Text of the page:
Saharonim detention center 370.
(photo credit: Eli Hershovitz/Physicians for Human Rights-Israel)
How do you beat back an almost guaranteed petition to the High Court of Justice
on a major controversial new migrants policy? Base the policy on essentially
direct quotes from five of the nine justices (including the Supreme Court
president and the justice who wrote the majority opinion) who struck down the
Late Thursday night a Justice Ministry-sponsored bill for a
major revision in policy for dealing with the illegal African migrants problem
was uploaded on the Israel Government Portal.
The new bill proposes that
the practice of placing the migrants for three years in a special detention
center be changed to only one year.
The old law’s provision which
established the detention as a 24-hour situation is changed to permit the
migrants to leave an “open” detention center during the day, while being
required to sleep their at night.
The preamble to the bill quotes Supreme
Court President Asher D. Grunis and Justice Neal Hendel as supporting most of
the concept behind the old law and as being willing to uphold a revision of the
law which would substantially shorten the three-year detention
Next, the preamble cites Justices Edna Arbel (who wrote the
majority High Court opinion which struck down the old law), Uzi Vogelman and
Deputy Supreme Court President Miriam Naor as having suggested the “open”
detention center idea as a positive example of what other Western democracies
have done to handle their migrant issues.
Also, the law said that it will
initially run for only a three-year “emergency” period, following which the
Knesset would need to reauthorize the law in order for it to continue – a
sweetener for the High Court, as it can say it has not approved any permanent
change in constitutional protections.
Various pro-migrant NGOs have
already suggested they will return to the High Court to strike down any bill
with similar provisions regarding a detention center, potentially setting up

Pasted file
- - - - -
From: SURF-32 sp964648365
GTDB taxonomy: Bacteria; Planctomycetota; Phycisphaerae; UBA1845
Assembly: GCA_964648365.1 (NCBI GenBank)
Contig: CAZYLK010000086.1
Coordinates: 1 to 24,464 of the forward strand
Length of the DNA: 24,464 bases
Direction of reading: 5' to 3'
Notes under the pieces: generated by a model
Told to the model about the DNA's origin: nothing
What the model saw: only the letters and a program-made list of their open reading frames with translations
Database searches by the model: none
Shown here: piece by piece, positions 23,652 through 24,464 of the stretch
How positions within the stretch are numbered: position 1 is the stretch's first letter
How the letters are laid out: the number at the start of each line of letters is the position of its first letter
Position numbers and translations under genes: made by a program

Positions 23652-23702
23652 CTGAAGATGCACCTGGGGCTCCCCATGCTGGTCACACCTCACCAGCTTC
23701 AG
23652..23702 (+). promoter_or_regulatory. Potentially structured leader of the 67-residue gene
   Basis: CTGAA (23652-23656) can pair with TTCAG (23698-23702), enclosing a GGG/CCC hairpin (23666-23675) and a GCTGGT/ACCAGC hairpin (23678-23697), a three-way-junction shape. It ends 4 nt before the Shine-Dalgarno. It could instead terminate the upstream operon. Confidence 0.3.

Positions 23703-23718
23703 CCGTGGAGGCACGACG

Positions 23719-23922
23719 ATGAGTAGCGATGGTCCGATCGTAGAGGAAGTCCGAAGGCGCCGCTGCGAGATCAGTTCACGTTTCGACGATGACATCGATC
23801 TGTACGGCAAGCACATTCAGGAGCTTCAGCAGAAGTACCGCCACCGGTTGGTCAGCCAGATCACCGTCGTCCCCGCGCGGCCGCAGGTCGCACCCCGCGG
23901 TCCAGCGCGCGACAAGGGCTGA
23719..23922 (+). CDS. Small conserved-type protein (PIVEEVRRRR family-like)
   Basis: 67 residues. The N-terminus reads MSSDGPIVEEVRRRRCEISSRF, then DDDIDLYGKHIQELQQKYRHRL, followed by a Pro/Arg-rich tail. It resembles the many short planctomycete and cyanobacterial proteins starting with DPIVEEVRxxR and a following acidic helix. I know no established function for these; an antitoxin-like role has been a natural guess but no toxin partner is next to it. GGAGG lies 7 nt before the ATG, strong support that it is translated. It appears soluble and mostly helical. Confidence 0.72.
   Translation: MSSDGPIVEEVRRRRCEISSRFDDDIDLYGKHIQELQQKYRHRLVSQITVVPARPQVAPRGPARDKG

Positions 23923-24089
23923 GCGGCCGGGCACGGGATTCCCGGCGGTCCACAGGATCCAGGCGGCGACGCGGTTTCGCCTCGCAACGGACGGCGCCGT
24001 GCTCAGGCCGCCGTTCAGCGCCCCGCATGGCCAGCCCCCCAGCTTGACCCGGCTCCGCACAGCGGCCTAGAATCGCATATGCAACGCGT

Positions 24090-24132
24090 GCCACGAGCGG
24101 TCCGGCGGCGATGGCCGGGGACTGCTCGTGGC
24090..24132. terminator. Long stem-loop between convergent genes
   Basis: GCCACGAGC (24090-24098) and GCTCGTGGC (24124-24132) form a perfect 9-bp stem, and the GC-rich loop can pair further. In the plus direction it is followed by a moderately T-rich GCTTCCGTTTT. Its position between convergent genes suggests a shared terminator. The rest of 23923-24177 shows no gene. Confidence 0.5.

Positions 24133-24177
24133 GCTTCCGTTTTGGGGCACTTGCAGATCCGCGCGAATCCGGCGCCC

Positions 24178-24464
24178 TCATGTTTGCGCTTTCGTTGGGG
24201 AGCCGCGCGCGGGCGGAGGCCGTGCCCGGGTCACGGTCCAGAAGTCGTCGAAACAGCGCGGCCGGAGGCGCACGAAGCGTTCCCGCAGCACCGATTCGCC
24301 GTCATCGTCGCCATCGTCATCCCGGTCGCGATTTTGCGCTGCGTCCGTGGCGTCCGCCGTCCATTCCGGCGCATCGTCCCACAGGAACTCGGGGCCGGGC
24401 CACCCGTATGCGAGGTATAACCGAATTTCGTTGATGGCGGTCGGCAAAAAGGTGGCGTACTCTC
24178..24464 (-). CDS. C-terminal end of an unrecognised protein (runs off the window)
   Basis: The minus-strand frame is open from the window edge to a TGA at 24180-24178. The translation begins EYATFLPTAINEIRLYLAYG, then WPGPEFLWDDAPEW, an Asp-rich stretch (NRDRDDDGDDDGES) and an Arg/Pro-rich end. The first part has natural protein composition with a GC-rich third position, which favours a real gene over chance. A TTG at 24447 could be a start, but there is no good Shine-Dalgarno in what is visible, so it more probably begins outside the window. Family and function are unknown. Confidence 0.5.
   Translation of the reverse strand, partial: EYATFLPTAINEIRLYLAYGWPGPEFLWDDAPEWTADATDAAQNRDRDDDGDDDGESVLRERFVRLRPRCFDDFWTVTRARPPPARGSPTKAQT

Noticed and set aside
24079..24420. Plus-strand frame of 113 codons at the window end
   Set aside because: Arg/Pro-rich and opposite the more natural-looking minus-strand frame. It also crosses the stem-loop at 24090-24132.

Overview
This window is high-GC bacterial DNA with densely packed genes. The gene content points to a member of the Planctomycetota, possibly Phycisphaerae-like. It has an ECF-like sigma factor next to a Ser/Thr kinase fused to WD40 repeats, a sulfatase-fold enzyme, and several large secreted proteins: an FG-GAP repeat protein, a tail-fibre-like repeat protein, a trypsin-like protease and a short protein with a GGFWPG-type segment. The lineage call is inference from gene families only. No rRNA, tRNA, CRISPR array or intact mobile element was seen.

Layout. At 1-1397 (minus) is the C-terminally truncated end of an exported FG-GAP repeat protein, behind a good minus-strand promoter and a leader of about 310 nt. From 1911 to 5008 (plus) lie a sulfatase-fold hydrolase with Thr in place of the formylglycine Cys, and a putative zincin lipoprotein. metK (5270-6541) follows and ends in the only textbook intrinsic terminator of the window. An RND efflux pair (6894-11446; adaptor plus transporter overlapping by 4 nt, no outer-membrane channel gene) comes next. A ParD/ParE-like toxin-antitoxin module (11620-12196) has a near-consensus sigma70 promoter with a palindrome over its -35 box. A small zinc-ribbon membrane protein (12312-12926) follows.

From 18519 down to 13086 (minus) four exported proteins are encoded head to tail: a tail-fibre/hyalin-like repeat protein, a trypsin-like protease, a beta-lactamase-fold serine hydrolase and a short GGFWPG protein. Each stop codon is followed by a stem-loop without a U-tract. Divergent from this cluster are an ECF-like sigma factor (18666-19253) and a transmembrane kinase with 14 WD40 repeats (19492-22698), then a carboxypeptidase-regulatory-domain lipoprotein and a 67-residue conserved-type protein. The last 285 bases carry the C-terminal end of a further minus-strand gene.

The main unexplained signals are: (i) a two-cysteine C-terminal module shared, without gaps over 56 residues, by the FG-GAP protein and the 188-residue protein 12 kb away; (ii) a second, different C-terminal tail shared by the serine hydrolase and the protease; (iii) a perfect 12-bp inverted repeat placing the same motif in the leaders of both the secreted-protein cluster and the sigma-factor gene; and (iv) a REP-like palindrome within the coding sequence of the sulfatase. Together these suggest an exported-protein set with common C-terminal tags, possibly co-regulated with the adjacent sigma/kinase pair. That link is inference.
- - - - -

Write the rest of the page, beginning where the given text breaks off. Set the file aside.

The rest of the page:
another round of judicial drama, should the bill become law.
who is right or wrong in the world of theoretical ethics and philosophy, it is
likely that the new bill, once passed, will be upheld by the High
Instead of guessing how far it could push the boundaries of human
rights law regarding the migrants, as the government did in constructing the
old, nullified law, this time the government took its advice directly from the
High Court, which will rehear any future petitions.
Simply put, it will
be difficult for the court to strike down a new law based on prescriptions its
own members suggested.
That said, the new bill is not a
Human rights groups will be able to argue that when the court
referred to open detention centers, it meant open “for real,” in a way that
would allow the migrants to travel.
In contrast, the current plan
reportedly is to have the detention center in the middle of the desert, so it is
unclear where the migrants will be able to travel to, aside from walking just
outside the gate of the center.
Furthermore, the new bill requires
migrants to “register” and present themselves at the detention center three
times during daylight hours, also hampering any real chance at leaving the area,
and has strict provisions for sending migrants who violate the registration
requirements to closed detention.
But basing a new petition on these
arguments may breed false hope for those opposing the new bill.
Court has a record of approving changes in policy that meet at least superficial
conditions for not blatantly violating international law and domestic
constitutional protections, even if human rights groups argue that the
implementation of such a new policy still violates human rights.
famous legal dispute over Route 443, the High Court eventually (after years of
delays) ordered the IDF to let Palestinians drive on the road, which allegedly
was originally being paved for their benefit. (For an extended period during the
second intifada and after, Palestinians were barred from the road on security
grounds.) But when human rights groups argued that the implementation of the
change in policy on the ground did not give Palestinians a way to get to
Ramallah from 443, making it almost useless to them, the court did not intervene
While there are counterexamples, the point is that with polls
consistently being anti-migrant and against even the court’s previous
intervention of striking down the old law, the court is unlikely to intervene
again, particularly when ideas are copied and pasted from its opinion.